Hi everyone, this is my homily for SEPTEMBER 16, 2018 – the 24th SUNDAY IN ORDINARY TIME given at Montclair State University. The readings for today’s Mass can be found at http://usccb.org/bible/readings/091618.cfm Thanks as always for reading; sharing this blog on your social media sites; and your feedback and comments. I appreciate it. Have a good week – God Bless – Fr Jim Chern
Probably the worst thing for someone, like me, who has ADD is Twitter… Well there’s probably a lot of reasons we can discuss that Twitter is bad for everyone – with or without ADD – but, let me keep focused. One of the reasons it’s so bad for me is how quickly I will click links that take me to stories that infuriate me, that make me feel stupid that I clicked it in the first place (click bait stories like “You’ll never believe what this actor from Seinfeld did when they were in high school” – and you find out it’s some character who was one episode and the big reveal was that he worked as a bus boy or something).
But every once in a while, twitter will prove it’s value to me. I’ll see something that I doubt I would’ve encountered elsewhere that actually gets me thinking. The other night was one of those times. There was a headline that said 29-Crucial events that divided people’s lives into Before and After. Of course one of my first thoughts was, they couldn’t think of one more and round it up to 30? But anyway, the headline was provocative enough to get me to click.
It was a slide show (which normally I hate because of all the pop up ads) but I confess, I clicked through all of them. And it was really fascinating: The first was a United States Marine and his wife on their wedding day with the quote: “The best day of my life after months of waiting to see him again!” That was followed with a wide array of extremes. Two friends in a hospital room posing together with the words “On new years day, my best friend received the kidney he’d waited 18 years for . Today he came home!” A little girl holding a puppy with the headline “Best present ever” (no, we’re not going to talk about me getting a dog) . A mother with two pictures of her holding her baby on the day of her birth and three months later, explaining “My daughter was born 3 months earlier due to infected placenta but she managed to cope with all the challenges and became a healthy baby.” A man with two pictures of himself “As of today, I’m 4 years clean from drugs. I have a career, a house, a dog, and a fiancé.”
You get the idea. It was interesting and inspiring to see all these different images and anecdotes. Where in effect you could recognize how life truly changed on a particular day, because of certain events, or with a person saying something or completing something. We’ve all had those types of experiences that we might not think about too deeply – but when or if you do, you can see that. How those moments were life changing into the world of Before and After they occurred. Maybe you can remember when your parents told you that you were going to have a baby brother or baby sister. Maybe you moved to a new town, a new school. You all have the shared experience of hearing “Congratulations, you’ve graduated High School” “You’ve been accepted to Montclair State!” Often times in the moment we don’t realize how life changing these things are for each of us.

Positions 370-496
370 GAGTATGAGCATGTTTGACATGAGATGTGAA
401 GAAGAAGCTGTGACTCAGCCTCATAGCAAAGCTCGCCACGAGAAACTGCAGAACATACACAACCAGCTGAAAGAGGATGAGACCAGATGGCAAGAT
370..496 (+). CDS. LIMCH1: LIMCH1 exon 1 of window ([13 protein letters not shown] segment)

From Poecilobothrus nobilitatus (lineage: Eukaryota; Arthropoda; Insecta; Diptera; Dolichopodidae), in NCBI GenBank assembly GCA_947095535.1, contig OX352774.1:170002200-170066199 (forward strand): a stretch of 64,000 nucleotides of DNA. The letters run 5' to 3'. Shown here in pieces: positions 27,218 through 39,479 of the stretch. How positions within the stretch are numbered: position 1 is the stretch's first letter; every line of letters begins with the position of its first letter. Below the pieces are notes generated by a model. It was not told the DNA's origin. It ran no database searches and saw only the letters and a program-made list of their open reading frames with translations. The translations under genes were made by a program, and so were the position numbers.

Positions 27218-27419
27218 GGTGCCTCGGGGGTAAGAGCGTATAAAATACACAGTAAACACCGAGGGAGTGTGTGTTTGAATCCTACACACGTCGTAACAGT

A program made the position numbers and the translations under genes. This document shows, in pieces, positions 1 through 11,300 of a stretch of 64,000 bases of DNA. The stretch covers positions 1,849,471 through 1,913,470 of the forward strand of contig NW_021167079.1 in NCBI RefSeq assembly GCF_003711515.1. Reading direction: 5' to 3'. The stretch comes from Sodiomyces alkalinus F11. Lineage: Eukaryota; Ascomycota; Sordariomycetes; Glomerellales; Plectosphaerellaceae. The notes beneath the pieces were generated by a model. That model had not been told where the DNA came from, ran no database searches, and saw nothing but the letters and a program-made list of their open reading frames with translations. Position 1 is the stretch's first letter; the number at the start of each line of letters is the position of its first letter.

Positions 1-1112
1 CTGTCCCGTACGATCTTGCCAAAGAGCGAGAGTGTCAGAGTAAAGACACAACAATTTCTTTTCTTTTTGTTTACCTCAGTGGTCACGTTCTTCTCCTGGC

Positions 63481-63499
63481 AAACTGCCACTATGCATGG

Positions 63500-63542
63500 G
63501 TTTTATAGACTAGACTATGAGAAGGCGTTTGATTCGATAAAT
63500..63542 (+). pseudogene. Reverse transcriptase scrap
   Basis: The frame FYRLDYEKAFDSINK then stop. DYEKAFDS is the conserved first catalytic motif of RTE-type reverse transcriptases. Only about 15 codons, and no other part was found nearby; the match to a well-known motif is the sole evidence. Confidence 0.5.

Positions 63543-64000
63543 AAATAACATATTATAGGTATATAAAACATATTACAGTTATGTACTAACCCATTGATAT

I wonder if St Peter realized how big a deal this particular day was going to be… how prepared was he to say what he said. Whether he recognized that was he said would change his life into Before and After as well.
He had spent years with Jesus… and over that time, something clicked. There was a recognition deep within as he moved from meeting Jesus, to hearing Jesus preach, to witnessing Jesus’ miraculous activity and then to ultimately knowing who Jesus was. This one day wasn’t the first time Peter – or the other disciples for that matter – had thought about who Jesus was. That had to have been a question that was front and center the first time they met him to this very day, this very encounter. So when Jesus throws out the question “Who do people say that I am?” to “Who do you say that I am” he was moving beyond some theoretical, philosophical discussion. He was acknowledging that there were a variety of perceptions people had, all of which associated him with some of the greatest men of Jewish history – John the Baptist, Elijah, a prophet – now he turns though to these, his closest friends, his mostloyal followers, his disciples – you’ve left everything behind, you’ve left your lives, your livelihoods, after all this time, after all you’ve seen and heard – who do you say that I am.